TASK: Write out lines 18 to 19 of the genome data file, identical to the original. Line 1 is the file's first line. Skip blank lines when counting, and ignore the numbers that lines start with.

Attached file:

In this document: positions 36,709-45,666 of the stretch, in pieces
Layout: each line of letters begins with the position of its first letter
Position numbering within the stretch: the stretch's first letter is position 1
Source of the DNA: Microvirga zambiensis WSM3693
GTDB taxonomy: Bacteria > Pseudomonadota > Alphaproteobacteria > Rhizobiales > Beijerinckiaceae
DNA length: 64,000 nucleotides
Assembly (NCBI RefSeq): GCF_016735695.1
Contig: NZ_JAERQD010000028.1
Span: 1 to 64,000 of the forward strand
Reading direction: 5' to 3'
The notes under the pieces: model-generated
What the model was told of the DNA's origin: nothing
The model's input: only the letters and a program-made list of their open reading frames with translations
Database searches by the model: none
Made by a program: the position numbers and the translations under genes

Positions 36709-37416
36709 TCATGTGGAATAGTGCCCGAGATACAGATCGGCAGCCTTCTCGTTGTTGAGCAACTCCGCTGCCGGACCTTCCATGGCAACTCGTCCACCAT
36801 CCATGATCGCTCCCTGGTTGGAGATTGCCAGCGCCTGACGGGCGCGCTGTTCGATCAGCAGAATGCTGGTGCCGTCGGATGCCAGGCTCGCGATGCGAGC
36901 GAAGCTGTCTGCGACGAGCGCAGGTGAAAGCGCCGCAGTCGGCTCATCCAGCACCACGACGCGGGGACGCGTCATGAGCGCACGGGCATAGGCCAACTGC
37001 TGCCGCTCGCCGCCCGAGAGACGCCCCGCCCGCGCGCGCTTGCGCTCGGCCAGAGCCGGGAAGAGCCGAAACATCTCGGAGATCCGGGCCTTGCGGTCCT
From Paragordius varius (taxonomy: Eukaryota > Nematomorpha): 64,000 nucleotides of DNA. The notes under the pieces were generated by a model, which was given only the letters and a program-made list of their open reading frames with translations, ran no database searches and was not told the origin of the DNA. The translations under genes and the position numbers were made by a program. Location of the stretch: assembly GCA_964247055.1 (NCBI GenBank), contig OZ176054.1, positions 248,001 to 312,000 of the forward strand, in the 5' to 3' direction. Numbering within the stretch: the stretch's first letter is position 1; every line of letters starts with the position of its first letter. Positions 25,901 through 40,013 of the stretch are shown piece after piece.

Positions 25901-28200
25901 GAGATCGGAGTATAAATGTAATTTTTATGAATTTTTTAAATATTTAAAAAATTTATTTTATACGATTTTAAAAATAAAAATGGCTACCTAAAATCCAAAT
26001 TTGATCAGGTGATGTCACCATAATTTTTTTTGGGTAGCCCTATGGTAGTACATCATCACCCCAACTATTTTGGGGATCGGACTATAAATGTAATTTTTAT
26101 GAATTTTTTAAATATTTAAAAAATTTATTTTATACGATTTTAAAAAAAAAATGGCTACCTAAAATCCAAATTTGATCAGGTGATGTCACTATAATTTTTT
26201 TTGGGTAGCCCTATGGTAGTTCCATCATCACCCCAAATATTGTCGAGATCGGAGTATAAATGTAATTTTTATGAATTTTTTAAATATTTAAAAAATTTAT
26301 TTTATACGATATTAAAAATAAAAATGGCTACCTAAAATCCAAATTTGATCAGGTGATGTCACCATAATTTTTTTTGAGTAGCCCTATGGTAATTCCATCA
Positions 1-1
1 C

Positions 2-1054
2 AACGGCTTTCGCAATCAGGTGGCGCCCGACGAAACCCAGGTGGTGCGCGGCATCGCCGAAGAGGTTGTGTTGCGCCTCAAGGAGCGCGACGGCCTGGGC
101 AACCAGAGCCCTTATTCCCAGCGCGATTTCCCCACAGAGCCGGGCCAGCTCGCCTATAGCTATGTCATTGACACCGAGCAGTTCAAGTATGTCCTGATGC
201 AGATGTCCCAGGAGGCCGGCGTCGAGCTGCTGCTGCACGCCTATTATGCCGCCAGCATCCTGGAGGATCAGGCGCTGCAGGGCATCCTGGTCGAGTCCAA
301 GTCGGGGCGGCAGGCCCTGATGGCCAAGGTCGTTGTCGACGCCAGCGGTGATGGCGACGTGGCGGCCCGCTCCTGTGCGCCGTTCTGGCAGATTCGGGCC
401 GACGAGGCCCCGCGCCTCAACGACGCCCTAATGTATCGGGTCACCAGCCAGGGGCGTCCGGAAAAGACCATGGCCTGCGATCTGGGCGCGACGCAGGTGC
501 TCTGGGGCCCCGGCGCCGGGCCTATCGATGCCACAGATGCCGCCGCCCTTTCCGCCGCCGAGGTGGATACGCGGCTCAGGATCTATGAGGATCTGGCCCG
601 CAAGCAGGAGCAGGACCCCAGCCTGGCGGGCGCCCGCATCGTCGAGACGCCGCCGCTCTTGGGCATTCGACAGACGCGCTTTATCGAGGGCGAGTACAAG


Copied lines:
36801 CCATGATCGCTCCCTGGTTGGAGATTGCCAGCGCCTGACGGGCGCGCTGTTCGATCAGCAGAATGCTGGTGCCGTCGGATGCCAGGCTCGCGATGCGAGC
36901 GAAGCTGTCTGCGACGAGCGCAGGTGAAAGCGCCGCAGTCGGCTCATCCAGCACCACGACGCGGGGACGCGTCATGAGCGCACGGGCATAGGCCAACTGC